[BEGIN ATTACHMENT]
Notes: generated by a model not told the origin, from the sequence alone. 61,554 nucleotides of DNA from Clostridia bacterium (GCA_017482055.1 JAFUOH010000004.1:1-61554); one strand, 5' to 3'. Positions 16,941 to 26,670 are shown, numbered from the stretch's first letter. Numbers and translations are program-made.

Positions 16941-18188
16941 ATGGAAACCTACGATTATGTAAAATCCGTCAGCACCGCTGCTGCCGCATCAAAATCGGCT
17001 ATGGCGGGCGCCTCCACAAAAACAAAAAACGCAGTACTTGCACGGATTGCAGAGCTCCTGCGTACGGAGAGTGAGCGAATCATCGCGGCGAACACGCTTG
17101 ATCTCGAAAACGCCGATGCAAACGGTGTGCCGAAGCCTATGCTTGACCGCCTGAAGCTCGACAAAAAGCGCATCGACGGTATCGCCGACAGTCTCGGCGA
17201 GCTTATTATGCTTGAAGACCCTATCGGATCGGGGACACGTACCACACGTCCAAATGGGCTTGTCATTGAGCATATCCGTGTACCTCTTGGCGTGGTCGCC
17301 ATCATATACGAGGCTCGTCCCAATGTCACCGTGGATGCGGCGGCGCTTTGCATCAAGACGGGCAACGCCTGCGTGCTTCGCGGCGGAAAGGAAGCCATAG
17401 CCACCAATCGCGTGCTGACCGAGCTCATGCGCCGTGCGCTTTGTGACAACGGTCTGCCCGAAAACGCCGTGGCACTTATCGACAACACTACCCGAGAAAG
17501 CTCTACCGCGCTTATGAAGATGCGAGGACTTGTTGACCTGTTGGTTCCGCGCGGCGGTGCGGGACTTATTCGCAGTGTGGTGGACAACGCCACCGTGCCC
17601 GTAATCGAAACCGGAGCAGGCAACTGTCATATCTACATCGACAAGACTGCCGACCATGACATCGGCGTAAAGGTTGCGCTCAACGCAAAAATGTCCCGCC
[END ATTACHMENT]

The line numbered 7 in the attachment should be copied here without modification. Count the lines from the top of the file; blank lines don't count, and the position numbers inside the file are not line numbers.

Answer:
17301 ATCATATACGAGGCTCGTCCCAATGTCACCGTGGATGCGGCGGCGCTTTGCATCAAGACGGGCAACGCCTGCGTGCTTCGCGGCGGAAAGGAAGCCATAG